DEFINITION of 'Amplitude'
The amplitude is the difference in price from the midpoint of a trough to the midpoint of a peak of a security, and it is positive when calculating a bullish retracement (when calculating from trough to peak) and negative when calculating a bearish retracement (when calculating from peak to trough).
Amplitude can be the amount of retracement in a price and is also the width of a channel in a rangebound market. Chart pattern analysis says that after a retracement, price will continue to move at least a distance equal to the retracement's amplitude.
BREAKING DOWN 'Amplitude'
The amplitude allows for an estimation of the volatility of a particular security. The larger the amplitude, either positive or negative, the more volatile the security is judged to be. The level of volatility can also denote the amount of risk present in a particular investment.
What Constitutes a Peak or Trough
A peak is identified as the highest price point a particular security reached during a specific period of time. With this understanding, the peak can vary depending on the time period under examination. The trough is the inverse of the peak. It represents the point at which the security had the lowest price during the same period of time. When related to a country’s gross domestic product (GDP), the trough represents the lowest point during an economic depression immediately preceding an upward shift towards recovery.
Determining Amplitude as Related to Peaks and Troughs
The amplitude represents the difference between the midpoint of the peak and the midpoint of the trough within a time period. Each midpoint is determined by finding the difference between the extreme, such as the aforementioned peaks or troughs, and the midline. The midline may resides at zero in cases where both positive and negative value are possible. In other cases, the midline may represent the mean price of a security in cases where negative values are not permissible. The amplitude is calculated by subtracting one midpoint from another.
Calculating Amplitude as a Formula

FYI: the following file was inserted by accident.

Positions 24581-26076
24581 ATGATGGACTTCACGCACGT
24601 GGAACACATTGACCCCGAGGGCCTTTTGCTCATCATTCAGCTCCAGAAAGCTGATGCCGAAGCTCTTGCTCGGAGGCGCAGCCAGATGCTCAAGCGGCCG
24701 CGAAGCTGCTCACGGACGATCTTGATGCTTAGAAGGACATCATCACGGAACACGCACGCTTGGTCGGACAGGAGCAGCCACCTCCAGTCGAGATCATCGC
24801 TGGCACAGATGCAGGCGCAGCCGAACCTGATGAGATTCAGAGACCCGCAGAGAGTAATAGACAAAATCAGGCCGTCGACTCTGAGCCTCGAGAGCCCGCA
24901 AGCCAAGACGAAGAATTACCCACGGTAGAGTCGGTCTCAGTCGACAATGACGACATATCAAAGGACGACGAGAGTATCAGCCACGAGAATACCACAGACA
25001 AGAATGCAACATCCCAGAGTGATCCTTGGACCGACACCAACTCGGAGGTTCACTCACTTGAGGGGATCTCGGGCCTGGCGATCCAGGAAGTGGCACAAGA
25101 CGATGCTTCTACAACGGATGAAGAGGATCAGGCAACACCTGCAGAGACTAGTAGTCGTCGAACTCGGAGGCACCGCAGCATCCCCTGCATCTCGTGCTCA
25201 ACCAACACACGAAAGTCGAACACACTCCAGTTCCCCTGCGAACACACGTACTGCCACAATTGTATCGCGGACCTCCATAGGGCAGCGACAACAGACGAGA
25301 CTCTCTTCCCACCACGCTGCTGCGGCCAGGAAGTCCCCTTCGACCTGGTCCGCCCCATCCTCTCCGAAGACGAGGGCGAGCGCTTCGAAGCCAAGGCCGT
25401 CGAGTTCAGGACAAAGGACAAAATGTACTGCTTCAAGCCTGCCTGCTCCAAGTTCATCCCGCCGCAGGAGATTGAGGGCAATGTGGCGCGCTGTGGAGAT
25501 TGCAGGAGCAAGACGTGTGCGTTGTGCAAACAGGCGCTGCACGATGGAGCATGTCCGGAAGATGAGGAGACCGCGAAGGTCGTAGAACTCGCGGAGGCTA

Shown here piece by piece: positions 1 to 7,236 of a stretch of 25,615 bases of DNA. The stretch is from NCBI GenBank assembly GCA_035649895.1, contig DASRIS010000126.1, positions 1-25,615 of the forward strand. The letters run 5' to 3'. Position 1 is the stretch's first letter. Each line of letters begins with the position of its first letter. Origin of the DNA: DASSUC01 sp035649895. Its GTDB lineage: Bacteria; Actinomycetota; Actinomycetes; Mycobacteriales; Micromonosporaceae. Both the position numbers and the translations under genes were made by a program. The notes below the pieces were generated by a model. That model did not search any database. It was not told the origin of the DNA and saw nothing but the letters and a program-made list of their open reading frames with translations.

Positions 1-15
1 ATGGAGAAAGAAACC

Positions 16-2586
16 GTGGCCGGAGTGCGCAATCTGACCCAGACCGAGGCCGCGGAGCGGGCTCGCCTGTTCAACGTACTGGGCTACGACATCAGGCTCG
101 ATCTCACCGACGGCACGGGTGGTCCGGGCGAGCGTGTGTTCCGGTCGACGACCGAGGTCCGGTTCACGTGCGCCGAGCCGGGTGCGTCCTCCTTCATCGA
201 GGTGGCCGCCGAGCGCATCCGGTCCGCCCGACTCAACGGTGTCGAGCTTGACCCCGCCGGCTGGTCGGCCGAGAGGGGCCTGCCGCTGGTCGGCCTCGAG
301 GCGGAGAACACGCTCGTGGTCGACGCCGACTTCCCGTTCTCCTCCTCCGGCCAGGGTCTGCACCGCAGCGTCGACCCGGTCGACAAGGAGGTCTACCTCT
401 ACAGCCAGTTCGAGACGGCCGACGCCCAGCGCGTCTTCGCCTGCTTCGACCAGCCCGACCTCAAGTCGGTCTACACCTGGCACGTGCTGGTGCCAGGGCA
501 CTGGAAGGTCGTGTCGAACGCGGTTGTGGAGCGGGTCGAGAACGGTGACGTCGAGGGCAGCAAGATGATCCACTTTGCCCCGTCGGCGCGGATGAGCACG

In order to calculate the amplitude, the value of a, the following formulas can be used assuming the value of b is the midpoint of the peak and the value of c is the midpoint of the trough.
For a bullish retracement, the formula, b – c = a, should be used where c precedes b on the xaxis. This will result in a positive amplitude, a, to denote the upward trend.
For a bearish retracement, the formula, c – b = a, should be used where b precedes c on the xaxis. This will result in a negative amplitude, a, to denote the downward trend.

Uptrend
Describes the price movement of a financial asset when the overall ... 
Detrended Price Oscillator (DPO)
An oscillator that strips out price trends, in an effort to estimate ... 
Downtrend
Describes the price movement of a financial asset when the overall ... 
Peak
The highest point between the end of an economic expansion and ... 
Maximum Drawdown (MDD)
The maximum loss from a peak to a trough of a portfolio, before ... 
Descending Tops
A pattern in charts where each peak in price is lower then the ...

Trading
PeakandTrough Analysis
Prices never move in straight lines, so it's time to learn about this powerful trendfollowing technique. 
Trading
Forex: The Memory Of Price Strategy
Hate getting stopped out right before the price reverses? This forex trading strategy may help. 
Trading
Profit From Currency Spikes With This MemoryOfPrice Strategy Variation
Use this singleentry strategy to capitalize on currency spikes by anticipating reversals. 
Trading
The Basics Of Money Flow
Learn how this indicator uses both price and volume to record a more complete picture of price action. 
Trading
Using Double Tops And Double Bottoms In Currency Trading
Find out how to apply the two most common price reversal patterns to your trading. 
Investing
Peak Oil: Problems And Possibilities
Learn a little more about the "non" part of this nonrenewable resource. 
Investing
Alphabet Could Break Trading Range After Earnings (GOOGL, GOOG)
Alphabet's long holding pattern may come to an end on April 21st, when it releases first quarter earnings results. 
Investing
Best US Equity Sector Since Market Peak October 2007
Find out about the best U.S. equity sectors since market peak in October 2007, how they became the best and what may happen if market conditions change.

What does a double bottom tell a trader about the overall trend?
Learn how a double bottom pattern forms on a price chart and why many traders consider double bottoms to be a sign of reversal ... Read Answer >> 
How do I implement a forex strategy when spotting a Multiple Tops pattern?
Understand how to use a multiple tops chart pattern to establish a profitable forex trading strategy, including the optimal ... Read Answer >> 
What are the key metrics used to measure the business cycle?
Learn what key metrics are used to determine if the business cycle is in a period of expansion, contraction, or at a peak ... Read Answer >> 
How are Triple Bottom patterns interpreted by analysts and traders?
Learn about the formation and interpretation of the triple bottom pattern, how to identify it on a chart and how to confirm ... Read Answer >> 
How do I build a profitable trading strategy when spotting an Multiple Tops pattern?
Understand the optimal conditions for creating a profitable trade strategy based on the multiple tops pattern, and learn ... Read Answer >> 
What stage of the economic cycle is usually the best for an investor to enter the ...
Learn how savvy investors employ sector rotation to gain from the electronics sector during expansion and avoid losses during ... Read Answer >>